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Nanotechnology

News Releases

Key: Meeting M      Journal J      Funder F

Showing releases 201-225 out of 1755.

<< < 4 | 5 | 6 | 7 | 8 | 9 | 10 | 11 | 12 | 13 > >>

Public Release: 3-Mar-2015
Nature Communications
Magnetic vortices in nanodisks reveal information
Researchers at the Helmholtz-Zentrum Dresden-Rossendorf and Forschungszentrum Jülich together with a colleague at the French CNRS in Strasbourg have found a new way to electrically read out the orientation of magnetic vortices in nanodisks. Their method relies on measuring characteristic microwaves emanating from the vortices. Knowledge about these signals could be used for constructing extremely small components for novel memory technology or wireless data transmission. The results are published in Nature Communications.

Contact: Christine Bohnet
c.bohnet@hzdr.de
49-351-260-2450
Helmholtz-Zentrum Dresden-Rossendorf

Public Release: 2-Mar-2015
Nature Materials
The rub with friction
In a new paper in Nature Materials, Brandeis University professor Zvonomir Dogic and his lab explored friction at the microscopic level. They discovered that the force generating friction is much stronger than previously thought. The discovery is an important step toward understanding the physics of the cellular and molecular world and designing the next generation of microscopic and nanotechnologies.
National Science Foundation

Contact: Leah Burrows
lburrows@brandeis.edu
781-736-4027
Brandeis University

Public Release: 2-Mar-2015
Proceedings of the National Academy of Sciences
New nanodevice defeats drug resistance
A nanodevice from MIT researchers can disable drug-resistance genes, then release cancer drugs.
NIH/National Cancer Institute, Marie Curie International Outgoing Fellowship

Contact: Sarah McDonnell
s_mcd@mit.edu
617-253-8923
Massachusetts Institute of Technology

Public Release: 2-Mar-2015
Nanoscale
Glass coating improves battery performance
Researchers in the Bourns College of Engineering at the University of California, Riverside have investigated a strategy to prevent this 'polysulfide shuttling' phenomenon by creating nano-sized sulfur particles, and coating them in silica, otherwise known as glass.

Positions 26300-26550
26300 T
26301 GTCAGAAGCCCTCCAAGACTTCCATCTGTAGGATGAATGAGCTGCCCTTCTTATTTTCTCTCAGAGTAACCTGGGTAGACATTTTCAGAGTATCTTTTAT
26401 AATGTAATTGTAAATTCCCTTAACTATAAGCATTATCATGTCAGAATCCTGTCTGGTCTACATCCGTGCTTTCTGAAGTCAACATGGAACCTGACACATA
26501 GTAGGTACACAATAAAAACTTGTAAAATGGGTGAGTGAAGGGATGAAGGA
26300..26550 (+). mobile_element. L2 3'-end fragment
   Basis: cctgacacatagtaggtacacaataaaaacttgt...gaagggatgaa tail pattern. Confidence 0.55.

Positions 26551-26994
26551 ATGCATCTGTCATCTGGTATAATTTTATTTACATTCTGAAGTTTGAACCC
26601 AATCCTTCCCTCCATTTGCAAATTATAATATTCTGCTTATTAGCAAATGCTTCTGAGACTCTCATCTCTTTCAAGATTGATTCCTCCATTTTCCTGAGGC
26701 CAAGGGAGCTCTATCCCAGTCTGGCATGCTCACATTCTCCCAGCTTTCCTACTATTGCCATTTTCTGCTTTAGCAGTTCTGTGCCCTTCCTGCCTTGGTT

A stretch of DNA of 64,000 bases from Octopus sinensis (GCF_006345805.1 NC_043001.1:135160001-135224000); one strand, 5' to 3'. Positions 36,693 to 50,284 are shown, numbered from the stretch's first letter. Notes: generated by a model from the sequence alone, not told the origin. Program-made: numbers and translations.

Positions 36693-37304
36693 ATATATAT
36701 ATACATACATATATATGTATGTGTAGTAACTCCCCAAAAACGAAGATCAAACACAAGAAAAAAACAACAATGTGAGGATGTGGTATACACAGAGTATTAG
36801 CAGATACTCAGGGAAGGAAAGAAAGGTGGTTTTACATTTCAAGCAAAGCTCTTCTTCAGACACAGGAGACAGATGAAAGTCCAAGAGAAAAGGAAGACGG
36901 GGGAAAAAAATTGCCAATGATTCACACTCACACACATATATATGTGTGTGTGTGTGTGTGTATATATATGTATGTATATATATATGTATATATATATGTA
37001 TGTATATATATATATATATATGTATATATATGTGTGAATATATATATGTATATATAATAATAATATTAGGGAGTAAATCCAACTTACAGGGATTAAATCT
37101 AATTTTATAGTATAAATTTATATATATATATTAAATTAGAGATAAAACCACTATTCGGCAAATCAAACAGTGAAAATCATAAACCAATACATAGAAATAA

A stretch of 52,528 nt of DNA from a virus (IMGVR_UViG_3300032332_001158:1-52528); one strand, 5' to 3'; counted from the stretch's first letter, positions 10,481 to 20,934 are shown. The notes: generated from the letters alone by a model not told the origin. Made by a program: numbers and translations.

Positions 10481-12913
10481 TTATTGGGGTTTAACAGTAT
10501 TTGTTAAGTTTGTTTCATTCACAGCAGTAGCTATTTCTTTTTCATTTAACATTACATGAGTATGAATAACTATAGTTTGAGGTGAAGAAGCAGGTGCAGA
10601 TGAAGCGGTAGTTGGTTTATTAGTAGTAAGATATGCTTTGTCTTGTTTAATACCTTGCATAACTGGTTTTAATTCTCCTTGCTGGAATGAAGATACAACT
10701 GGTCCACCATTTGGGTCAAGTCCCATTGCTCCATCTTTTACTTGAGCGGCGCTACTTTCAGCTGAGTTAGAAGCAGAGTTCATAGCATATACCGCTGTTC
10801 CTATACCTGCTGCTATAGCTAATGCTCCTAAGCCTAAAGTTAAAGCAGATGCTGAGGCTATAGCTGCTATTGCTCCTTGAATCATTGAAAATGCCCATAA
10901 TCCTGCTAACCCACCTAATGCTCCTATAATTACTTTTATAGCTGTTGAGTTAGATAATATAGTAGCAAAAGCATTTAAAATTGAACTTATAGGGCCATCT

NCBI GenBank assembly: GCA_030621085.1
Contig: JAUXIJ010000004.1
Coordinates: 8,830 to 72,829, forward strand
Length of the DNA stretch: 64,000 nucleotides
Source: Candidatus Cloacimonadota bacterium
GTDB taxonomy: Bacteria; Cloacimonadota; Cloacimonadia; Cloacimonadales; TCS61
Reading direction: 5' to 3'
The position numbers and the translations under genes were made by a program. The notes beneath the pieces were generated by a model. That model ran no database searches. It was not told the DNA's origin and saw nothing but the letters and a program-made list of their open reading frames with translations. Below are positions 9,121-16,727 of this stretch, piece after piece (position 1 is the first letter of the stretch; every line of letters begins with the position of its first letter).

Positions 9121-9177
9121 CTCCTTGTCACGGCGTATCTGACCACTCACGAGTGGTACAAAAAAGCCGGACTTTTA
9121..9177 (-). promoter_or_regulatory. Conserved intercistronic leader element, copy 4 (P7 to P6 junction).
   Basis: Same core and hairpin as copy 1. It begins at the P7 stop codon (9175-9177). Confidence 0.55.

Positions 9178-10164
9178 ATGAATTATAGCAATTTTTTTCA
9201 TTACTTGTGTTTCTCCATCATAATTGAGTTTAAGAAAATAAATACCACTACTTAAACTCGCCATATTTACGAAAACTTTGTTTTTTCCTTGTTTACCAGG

Contact: Sean Nealon
sean.nealon@ucr.edu
951-827-1287
University of California - Riverside

Public Release: 2-Mar-2015
ACS Nano
Colon + septic tank = unique, at times stinky, study
What do a human colon, septic tank, copper nanoparticles and zebrafish have in common? They were the key components used by researchers at the University of California, Riverside and UCLA to study the impact copper nanoparticles, which are found in everything from paint to cosmetics, have on organisms inadvertently exposed to them.
National Science Foundation, US Environmental Protection Agency

Contact: Sean Nealon
sean.nealon@ucr.edu
951-827-1287
University of California - Riverside

Public Release: 2-Mar-2015
Advanced Healthcare Materials
Pens filled with high-tech inks for do-it-yourself sensors
A new simple tool developed by nanoengineers at the University of California, San Diego, is opening the door to an era when anyone will be able to build sensors, anywhere, including physicians in the clinic, patients in their home and soldiers in the field. The team from the University of California, San Diego, developed high-tech inks that react with several chemicals, including glucose. They tested the sensors to measure glucose and pollution.

Contact: Ioana Patringenaru
ipatrin@eng.ucsd.edu
858-822-0899
University of California - San Diego

Public Release: 2-Mar-2015
Acta Crystallographica Section D
Smart crystallization